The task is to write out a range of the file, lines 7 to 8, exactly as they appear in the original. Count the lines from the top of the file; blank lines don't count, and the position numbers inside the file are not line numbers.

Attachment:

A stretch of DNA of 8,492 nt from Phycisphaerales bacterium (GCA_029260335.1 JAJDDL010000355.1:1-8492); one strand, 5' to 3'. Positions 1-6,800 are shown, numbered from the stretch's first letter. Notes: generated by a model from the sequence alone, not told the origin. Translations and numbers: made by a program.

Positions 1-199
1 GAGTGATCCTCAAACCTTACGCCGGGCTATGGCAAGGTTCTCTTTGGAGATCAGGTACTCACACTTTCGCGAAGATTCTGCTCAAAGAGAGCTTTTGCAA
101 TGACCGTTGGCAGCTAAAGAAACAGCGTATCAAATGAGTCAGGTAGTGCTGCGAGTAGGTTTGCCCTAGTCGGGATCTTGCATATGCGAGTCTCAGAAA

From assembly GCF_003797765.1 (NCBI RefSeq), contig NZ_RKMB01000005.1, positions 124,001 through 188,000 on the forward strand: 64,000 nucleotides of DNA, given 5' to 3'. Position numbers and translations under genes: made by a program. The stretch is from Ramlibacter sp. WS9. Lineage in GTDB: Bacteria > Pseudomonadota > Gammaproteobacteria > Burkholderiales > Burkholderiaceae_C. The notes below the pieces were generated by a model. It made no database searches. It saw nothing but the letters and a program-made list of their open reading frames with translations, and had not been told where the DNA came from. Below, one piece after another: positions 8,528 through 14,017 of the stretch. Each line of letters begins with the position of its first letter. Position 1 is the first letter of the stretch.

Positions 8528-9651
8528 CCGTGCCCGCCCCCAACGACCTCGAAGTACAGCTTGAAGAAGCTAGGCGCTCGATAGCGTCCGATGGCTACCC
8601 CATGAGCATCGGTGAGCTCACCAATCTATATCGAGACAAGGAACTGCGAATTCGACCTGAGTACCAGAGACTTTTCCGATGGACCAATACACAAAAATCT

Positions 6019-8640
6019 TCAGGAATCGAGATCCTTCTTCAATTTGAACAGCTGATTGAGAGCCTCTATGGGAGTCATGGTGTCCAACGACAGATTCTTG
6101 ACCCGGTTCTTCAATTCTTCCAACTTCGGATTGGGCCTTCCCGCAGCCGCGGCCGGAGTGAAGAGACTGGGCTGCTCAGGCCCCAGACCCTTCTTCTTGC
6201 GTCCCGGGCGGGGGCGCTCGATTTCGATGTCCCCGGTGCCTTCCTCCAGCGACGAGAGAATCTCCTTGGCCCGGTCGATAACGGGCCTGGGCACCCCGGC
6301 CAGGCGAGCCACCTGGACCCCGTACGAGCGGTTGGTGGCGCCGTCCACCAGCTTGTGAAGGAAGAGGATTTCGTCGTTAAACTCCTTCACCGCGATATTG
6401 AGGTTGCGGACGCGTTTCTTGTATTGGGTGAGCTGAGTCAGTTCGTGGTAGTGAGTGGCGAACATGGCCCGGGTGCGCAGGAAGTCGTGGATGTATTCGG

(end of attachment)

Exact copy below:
8528 CCGTGCCCGCCCCCAACGACCTCGAAGTACAGCTTGAAGAAGCTAGGCGCTCGATAGCGTCCGATGGCTACCC
8601 CATGAGCATCGGTGAGCTCACCAATCTATATCGAGACAAGGAACTGCGAATTCGACCTGAGTACCAGAGACTTTTCCGATGGACCAATACACAAAAATCT